Although we received no adverse comments to the overall proposal there were some specific issues relating to the scheme. • Will there be disruption to traffic during the construction works? There will be some disruption during the works with the extent depending on how the contractor will carry out the work and what access he requires. The Contractor’s temporary traffic management proposals will be submitted to the Council for approval. • The proposal does not address the poor cycling provision in the area? Cycling measures in the area are being considered as part of the Perry Barr to City Centre Birmingham Cycle Revolution scheme that has recently been out to consultation. Improvements for walking and cycling in this area are identified within the Aston, Newtown and Lozells Area Action Plan. • Why not provide seating as part of the works to encourage the use of the area for sitting and chatting? Has the introduction of public art been considered? Currently the scheme does not include benches as the scheme is only a starting point of the wider redevelopment of this area. The central green area may be re-configured as part of the wider scheme in near future.
We did:
We would like to thank everyone who responded. We will review and complete the detailed design, taking into consideration the consultation responses. Following that a Full Business Case report will be prepared for approval by the Cabinet Member for Development, Transport and the Economy early in 2015. Subject to securing Full Business Case approval we would be looking at starting construction in the summer 2015.

Witton Road / Nobel Way Junction Improvement

We asked:
On the 2th September 2014 the consultation on the proposal to modify the junction of Witton Road and Nobel Way closed. The junction is the main access point into the IM Hub site. The proposal consists in signalising the junction in preparation of the Birmingham Wholesale Market relocation in to the IM Hub site and further development of the site.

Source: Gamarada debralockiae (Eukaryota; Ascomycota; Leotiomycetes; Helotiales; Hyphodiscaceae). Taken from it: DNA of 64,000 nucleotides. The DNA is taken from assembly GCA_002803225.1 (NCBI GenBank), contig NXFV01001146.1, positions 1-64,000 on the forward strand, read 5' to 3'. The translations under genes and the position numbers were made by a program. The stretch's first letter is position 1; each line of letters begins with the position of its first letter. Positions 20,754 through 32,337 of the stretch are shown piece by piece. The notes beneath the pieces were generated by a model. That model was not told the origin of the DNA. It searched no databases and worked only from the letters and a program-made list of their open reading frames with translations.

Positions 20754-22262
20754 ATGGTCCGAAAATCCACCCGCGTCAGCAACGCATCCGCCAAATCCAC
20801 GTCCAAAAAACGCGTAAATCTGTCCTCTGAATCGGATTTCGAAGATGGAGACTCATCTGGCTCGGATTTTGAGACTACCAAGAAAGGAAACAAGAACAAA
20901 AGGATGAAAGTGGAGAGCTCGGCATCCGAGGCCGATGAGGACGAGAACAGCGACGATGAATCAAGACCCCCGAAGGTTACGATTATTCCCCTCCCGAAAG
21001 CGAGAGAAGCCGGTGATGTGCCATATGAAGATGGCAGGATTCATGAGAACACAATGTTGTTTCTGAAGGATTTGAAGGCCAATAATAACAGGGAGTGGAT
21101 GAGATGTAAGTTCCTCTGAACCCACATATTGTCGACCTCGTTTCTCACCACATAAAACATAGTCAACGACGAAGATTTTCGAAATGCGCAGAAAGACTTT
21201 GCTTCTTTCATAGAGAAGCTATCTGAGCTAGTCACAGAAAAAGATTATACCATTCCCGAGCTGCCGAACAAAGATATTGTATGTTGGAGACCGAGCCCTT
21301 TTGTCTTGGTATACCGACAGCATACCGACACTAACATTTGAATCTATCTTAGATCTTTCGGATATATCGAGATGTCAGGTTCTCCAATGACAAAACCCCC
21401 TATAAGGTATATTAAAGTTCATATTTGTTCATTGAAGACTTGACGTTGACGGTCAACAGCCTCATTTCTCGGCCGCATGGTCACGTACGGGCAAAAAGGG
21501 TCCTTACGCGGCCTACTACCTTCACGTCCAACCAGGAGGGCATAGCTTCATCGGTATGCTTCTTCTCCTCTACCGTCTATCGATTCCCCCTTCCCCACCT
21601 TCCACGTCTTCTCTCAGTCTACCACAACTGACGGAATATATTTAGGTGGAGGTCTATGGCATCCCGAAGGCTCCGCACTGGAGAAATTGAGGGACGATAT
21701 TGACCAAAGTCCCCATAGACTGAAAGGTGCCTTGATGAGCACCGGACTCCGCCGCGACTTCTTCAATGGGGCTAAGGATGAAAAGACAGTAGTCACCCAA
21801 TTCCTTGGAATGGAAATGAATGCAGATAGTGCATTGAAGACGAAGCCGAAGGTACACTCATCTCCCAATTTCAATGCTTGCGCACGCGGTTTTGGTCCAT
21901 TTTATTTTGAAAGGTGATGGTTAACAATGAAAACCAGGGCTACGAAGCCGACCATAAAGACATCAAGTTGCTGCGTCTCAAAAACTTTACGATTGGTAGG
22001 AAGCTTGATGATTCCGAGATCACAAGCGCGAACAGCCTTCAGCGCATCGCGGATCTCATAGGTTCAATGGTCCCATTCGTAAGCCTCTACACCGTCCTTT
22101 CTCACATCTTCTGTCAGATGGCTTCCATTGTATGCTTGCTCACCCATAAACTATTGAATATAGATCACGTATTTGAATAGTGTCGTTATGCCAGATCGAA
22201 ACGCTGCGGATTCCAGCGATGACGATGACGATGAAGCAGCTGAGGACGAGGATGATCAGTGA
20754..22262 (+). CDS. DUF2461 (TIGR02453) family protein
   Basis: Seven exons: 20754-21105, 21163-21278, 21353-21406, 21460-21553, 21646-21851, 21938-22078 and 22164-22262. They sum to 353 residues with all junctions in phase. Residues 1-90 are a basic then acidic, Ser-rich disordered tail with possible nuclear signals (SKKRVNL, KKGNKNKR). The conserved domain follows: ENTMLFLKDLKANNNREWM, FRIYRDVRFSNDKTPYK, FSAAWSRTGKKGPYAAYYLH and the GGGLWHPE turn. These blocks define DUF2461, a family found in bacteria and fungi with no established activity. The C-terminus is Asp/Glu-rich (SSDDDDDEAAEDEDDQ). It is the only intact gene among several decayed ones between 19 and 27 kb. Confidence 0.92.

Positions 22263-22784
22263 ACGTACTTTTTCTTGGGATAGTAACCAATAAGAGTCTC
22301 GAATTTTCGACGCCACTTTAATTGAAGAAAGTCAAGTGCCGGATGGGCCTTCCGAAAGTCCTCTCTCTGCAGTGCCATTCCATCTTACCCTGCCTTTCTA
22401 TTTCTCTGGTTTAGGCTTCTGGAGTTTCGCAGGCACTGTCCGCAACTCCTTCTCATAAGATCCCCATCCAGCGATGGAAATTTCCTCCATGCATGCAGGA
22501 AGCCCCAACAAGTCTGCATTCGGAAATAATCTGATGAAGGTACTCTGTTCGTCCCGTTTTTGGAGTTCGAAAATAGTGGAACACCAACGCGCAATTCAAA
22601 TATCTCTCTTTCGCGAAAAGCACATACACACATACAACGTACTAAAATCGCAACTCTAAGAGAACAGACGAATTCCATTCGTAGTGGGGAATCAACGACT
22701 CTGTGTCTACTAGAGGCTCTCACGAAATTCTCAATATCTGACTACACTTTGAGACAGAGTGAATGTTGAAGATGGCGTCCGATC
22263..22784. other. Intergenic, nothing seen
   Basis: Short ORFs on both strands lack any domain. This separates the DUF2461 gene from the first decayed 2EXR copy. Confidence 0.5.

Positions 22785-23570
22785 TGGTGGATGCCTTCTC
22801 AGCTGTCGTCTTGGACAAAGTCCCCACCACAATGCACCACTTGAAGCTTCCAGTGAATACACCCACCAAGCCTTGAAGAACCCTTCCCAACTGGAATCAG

You said:
The main comments received from the consultation related to possible impact on Witton Road traffic flows as a result of introducing traffic signals at the junction. Assessments carried out during options appraisal for the relocation of the Wholesale Markets and development of the IM Hub Site concluded that signalisation of the junction is required to better manage future traffic from the IM Hub site and ensure satisfactory operation of the junction, in preparation for the relocation of the Birmingham Wholesale Markets and further redevelopment of the Hub site. The junction was designed to ensure that unnecessary stopping time for traffic travelling on Witton Road is minimised.
We did:
The detailed design was reviewed and completed taking into consideration the consultation responses. Following this a Full Business Case report was prepared and approved by the Cabinet Member for Development, Transport and the Economy on 15th October 2014. It is currently proposed to implement the junction improvements in spring 2015.

During the consultation process, we ask for your feedback, you tell us and then we make positive changes. Public participation is key to our work. See what happens with We Asked, You Said, We Did.